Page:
What is productivity?
Productivity is one of those terms that has a number of different definitions, the one I’m going to focus on is:
Productivity is an average measure of the efficiency of production. It can be expressed as the ratio of output to inputs used in the production process, i.e. output per unit of input.
In national economic terms productivity is often defined as the “GDP per hour worked”. That’s not a great measure for me as an individual worker because my work is a number of steps removed from national GDP; my units of output and input are different and I’m not the only one in that position.
Work is becoming nonroutine
This separation of work from GDP is a common challenge for a workforce where routine work is diminishing; being replaced by manual and cognitive non-routine work.
For more information see: Is Your Job ‘Routine’? If So, It’s Probably Disappearing
If you do routine manual work, like assembly in a factory, it’s easy to see that the input of materials results in the output of a product, the difference in the value of the two and the amount of time you spend assembling is your productivity. If you work in a nonroutine cognitive role like coding it’s not as easy to draw the line from input to output, there isn’t a clean link between the hours that you spend on code and the economic value of it, especially when that code forms part of a larger system, but it is this type of work that is increasingly generating the new GDP.
What’s the impact of productivity in a nonroutine world?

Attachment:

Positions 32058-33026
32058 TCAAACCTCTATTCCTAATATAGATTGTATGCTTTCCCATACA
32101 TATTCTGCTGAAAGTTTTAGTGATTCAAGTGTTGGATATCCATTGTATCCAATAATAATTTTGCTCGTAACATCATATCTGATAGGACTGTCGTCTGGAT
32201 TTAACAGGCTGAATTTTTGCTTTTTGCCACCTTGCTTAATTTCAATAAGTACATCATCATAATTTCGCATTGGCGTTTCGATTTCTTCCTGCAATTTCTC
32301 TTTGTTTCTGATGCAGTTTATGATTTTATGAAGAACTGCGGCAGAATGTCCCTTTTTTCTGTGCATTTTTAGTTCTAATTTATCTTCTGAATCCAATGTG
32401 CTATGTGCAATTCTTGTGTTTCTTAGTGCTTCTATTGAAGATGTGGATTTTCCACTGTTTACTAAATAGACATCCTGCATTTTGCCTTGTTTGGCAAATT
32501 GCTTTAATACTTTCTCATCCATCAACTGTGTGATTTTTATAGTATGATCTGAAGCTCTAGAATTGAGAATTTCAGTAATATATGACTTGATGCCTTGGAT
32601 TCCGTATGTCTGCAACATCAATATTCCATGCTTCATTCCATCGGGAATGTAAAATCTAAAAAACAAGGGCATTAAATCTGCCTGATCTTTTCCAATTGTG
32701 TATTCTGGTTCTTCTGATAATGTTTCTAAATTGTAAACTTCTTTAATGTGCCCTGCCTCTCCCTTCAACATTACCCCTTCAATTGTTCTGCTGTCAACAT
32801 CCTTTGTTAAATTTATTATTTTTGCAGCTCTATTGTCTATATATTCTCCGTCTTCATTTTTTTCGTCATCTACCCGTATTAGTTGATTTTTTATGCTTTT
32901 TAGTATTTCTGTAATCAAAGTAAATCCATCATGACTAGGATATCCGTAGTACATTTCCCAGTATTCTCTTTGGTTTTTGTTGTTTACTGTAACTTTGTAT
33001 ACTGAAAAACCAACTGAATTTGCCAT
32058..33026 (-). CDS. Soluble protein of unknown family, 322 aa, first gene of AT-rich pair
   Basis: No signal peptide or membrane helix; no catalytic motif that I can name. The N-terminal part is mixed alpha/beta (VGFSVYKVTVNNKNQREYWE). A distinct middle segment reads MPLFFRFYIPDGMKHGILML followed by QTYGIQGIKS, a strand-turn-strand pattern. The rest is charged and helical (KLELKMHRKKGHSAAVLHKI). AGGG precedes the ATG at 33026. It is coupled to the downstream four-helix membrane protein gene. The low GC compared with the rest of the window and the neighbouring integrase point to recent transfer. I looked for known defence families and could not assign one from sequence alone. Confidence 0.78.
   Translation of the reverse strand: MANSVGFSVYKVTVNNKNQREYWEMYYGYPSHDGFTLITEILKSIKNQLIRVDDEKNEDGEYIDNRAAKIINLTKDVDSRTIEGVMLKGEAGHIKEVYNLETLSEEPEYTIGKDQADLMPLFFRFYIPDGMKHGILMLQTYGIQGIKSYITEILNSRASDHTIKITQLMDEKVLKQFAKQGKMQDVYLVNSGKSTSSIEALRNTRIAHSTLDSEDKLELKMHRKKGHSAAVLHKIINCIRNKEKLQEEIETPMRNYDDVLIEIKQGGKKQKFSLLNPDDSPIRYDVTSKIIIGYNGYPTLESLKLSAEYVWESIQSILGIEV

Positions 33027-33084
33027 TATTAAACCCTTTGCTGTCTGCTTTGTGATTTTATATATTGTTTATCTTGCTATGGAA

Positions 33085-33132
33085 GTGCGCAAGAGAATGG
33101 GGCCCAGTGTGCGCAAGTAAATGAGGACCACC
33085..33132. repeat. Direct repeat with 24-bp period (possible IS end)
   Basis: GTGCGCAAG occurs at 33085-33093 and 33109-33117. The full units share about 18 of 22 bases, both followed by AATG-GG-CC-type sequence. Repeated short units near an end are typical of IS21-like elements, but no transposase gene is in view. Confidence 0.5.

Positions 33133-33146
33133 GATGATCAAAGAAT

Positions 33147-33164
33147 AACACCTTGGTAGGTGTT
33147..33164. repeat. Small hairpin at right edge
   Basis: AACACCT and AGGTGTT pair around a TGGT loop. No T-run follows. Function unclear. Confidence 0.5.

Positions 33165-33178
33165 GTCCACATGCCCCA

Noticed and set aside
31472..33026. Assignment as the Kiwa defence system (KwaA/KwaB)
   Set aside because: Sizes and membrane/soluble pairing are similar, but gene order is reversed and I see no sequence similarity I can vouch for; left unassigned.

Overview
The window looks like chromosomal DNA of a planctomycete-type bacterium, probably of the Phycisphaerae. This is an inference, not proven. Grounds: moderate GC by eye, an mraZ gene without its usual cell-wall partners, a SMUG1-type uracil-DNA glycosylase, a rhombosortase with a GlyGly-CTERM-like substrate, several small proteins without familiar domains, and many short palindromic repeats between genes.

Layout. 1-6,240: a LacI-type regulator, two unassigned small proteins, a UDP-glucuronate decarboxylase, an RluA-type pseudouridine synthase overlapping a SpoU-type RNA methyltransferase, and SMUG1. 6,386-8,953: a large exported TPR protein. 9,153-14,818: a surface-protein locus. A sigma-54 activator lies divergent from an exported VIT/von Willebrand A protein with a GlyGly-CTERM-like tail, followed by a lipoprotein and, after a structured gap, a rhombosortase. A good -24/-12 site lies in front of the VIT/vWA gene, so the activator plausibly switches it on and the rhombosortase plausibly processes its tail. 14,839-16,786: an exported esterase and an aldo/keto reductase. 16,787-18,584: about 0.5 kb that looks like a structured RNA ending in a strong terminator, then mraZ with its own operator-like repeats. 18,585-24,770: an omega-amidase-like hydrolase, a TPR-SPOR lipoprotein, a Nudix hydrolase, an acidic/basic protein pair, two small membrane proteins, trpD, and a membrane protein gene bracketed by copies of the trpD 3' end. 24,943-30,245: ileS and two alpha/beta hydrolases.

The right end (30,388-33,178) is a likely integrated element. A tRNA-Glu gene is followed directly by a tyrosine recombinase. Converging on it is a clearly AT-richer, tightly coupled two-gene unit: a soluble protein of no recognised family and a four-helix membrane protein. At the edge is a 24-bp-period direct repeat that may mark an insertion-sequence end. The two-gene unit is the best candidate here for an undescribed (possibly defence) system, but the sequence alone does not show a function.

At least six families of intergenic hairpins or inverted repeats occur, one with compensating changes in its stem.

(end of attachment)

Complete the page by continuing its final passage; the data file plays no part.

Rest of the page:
In 1987 Tom DeMarco and Timothy Lister wrote a book called Peopleware in which they stated:
Three rules of thumb seem to apply whenever you measure variations in performance over a sample of individuals:
- Count on the best people outperforming the worst by about 10:1.
- Count on the best performer being about 2.5 times better than the median performer.
- Count on the half that are better-than-median performers out-doing the other half by more than 2:1.
This research is based on nonroutine work of the type that is increasing. Their assessment was that the difference between the worst and the best was 10x, a phrase that has become a popular management axiom. The more interesting rule of thumb, for me, is the 2.5x that differentiates between the median performer and the best performer, even if you are middle of the road someone else is going 2.5 times better than you. When your top speed is 50mph try catching a car that is going at 125mph. These best performers have a huge advantage.
That was then, but this is now!
DeMarco and Lister did their research in the 1980’s, a lot has changed since then. The technology capabilities that are available to individuals and teams today were unimaginable then. Our ability to automate has changed beyond recognition. These technology capabilities act as an amplified of our own productivity and in many ways define our place in the productivity spectrum which is dependent upon how we use them. Technology capabilities have traditionally been focused on automating the routine but now capabilities that empower the nonroutine are commonplace.
They are all multipliers
- We have an increase in nonroutine work
- A massive variance in the performance of different nonroutine workers
- An accelerating set of capabilities to empower the nonroutine workforce
Each of these factors multiply together to make hyper-productive workforces that will be many times more productive than the mean workforce. This has the potential to have a massive impact on national productivity and will make or break organisation. That’s why productivity matters more now than ever.
This is the first in a series of posts on productivity.
Graham Chastney is a Technologist in CSC’s Global Infrastructure Services. He has worked in the arena of workplace technology for over 25 years, starting as a sysprog supporting IBM DISOSS and DEC All-in-1. Latterly Graham has been working with CSC’s customers to help them understand how they exploit the changing world of workplace technology. Graham lives with his family in the United Kingdom.